New York’s Chelsea Hotel (strictly, the Hotel Chelsea) is the almost mythic building renowned for the radical bohemianism and life-on-the-edge danger of its famous residents, who have included Dylan Thomas, Patti Smith, Sid Vicious, Bob Dylan, Madonna and Iggy Pop. But unlike CBGBs or checker cabs, the Chelsea is a New York institution that does in fact still exist, and is the subject of this interesting, if meanderingly vague documentary from Maya Duverdier and Amélie van Elmbt.
It is all about the now ageing artists and radicals still living there, such as dancer and choreographer Merle Lister, who once staged performances in the Chelsea’s beautiful stairwell with its wrought-iron balustrades. They are the ageing holdout generation with legally protected tenancy – and they resent the forces of gentrification for trying to evict them and ruin the Chelsea’s artistic spirit. A property developer bought it in 2011 and has been striving for an upgrade. But this is more of an apartment building than a hotel, so the overhaul is no simple matter.
Then there is a division of opinion within the longtermers themselves. The ones who have not simply accepted a cash inducement to quit are willing to accept the new landlord’s secondary offer of smaller but better appointed apartments – but others are unashamedly obstructive, seeking to delay all the refurbishments because they know that once complete (and the restoration was in fact finished this year), big modern-Manhattan-style rent hikes will be on the way.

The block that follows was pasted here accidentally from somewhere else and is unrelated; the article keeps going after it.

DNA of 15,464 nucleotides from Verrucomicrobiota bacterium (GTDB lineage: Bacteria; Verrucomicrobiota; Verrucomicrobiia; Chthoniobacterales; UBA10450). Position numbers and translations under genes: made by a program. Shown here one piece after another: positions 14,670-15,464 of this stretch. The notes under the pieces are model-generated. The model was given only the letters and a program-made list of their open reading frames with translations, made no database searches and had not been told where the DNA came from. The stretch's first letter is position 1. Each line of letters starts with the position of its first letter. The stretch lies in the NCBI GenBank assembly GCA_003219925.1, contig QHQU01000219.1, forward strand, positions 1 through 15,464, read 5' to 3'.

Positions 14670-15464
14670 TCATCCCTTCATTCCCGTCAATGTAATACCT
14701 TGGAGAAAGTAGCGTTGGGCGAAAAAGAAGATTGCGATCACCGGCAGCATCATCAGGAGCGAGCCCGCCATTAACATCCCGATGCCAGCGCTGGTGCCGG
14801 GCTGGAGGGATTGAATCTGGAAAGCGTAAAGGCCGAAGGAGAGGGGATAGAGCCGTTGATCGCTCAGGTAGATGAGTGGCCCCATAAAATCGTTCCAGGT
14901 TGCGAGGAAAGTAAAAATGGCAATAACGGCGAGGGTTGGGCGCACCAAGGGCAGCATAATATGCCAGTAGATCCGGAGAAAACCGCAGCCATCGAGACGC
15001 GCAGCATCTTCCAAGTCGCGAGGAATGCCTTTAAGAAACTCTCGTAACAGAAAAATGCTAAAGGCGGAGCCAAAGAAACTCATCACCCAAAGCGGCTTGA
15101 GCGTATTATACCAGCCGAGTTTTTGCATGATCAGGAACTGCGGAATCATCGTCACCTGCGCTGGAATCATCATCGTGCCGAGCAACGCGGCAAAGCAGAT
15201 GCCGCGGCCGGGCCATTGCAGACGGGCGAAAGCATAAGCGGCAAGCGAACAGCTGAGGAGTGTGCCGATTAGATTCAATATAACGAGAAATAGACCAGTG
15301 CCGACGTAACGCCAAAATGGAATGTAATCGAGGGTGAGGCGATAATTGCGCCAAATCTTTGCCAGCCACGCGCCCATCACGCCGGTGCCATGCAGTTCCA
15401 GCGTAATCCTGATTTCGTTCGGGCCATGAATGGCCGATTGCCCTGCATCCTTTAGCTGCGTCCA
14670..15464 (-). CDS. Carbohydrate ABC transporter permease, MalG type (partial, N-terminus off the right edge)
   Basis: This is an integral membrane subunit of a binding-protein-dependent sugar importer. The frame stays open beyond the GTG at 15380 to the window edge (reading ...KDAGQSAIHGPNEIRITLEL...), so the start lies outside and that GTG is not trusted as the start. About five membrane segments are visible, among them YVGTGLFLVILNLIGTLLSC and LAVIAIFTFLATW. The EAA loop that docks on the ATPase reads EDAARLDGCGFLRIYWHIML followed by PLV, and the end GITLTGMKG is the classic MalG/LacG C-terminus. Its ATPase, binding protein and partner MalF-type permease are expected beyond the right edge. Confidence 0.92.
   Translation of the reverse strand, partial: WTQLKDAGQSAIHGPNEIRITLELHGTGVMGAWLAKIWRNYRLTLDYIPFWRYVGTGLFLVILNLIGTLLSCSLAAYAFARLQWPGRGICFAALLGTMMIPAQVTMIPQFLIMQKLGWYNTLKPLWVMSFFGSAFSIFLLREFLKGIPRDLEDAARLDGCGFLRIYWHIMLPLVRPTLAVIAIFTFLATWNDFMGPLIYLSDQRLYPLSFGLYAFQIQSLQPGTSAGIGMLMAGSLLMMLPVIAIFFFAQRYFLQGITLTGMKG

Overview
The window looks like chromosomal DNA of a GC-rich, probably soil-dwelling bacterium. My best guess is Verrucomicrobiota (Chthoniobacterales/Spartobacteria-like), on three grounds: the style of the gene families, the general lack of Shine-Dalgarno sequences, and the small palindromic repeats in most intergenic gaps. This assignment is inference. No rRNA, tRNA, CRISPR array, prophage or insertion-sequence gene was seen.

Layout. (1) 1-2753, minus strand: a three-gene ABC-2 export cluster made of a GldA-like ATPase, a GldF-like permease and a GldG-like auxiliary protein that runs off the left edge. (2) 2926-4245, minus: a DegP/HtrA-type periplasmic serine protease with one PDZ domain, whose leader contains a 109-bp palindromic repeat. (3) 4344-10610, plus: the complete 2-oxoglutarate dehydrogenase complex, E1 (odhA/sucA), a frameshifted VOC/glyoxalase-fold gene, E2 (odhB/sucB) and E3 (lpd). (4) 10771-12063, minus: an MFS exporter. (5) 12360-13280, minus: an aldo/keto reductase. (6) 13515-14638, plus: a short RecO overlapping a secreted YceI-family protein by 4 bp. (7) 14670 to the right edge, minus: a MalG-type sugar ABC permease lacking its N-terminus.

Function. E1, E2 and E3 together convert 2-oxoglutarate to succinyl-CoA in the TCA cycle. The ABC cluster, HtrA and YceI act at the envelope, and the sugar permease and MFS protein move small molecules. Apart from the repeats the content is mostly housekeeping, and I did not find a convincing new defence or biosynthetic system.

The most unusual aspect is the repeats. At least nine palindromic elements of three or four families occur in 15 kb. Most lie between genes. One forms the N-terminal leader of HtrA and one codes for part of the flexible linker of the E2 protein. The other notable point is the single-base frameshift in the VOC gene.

This is a reasonably engaging film although I found myself guilty of the cardinal sin of modern documentary-watching: pining for an old-fashioned voiceover that would explain exactly what and who everyone is and what are the dates of the archive film and video material being used – particularly that involving the former manager Stanley Bard, who reputedly created the hotel’s artist-colony image. It’s a melancholy, dreamy study.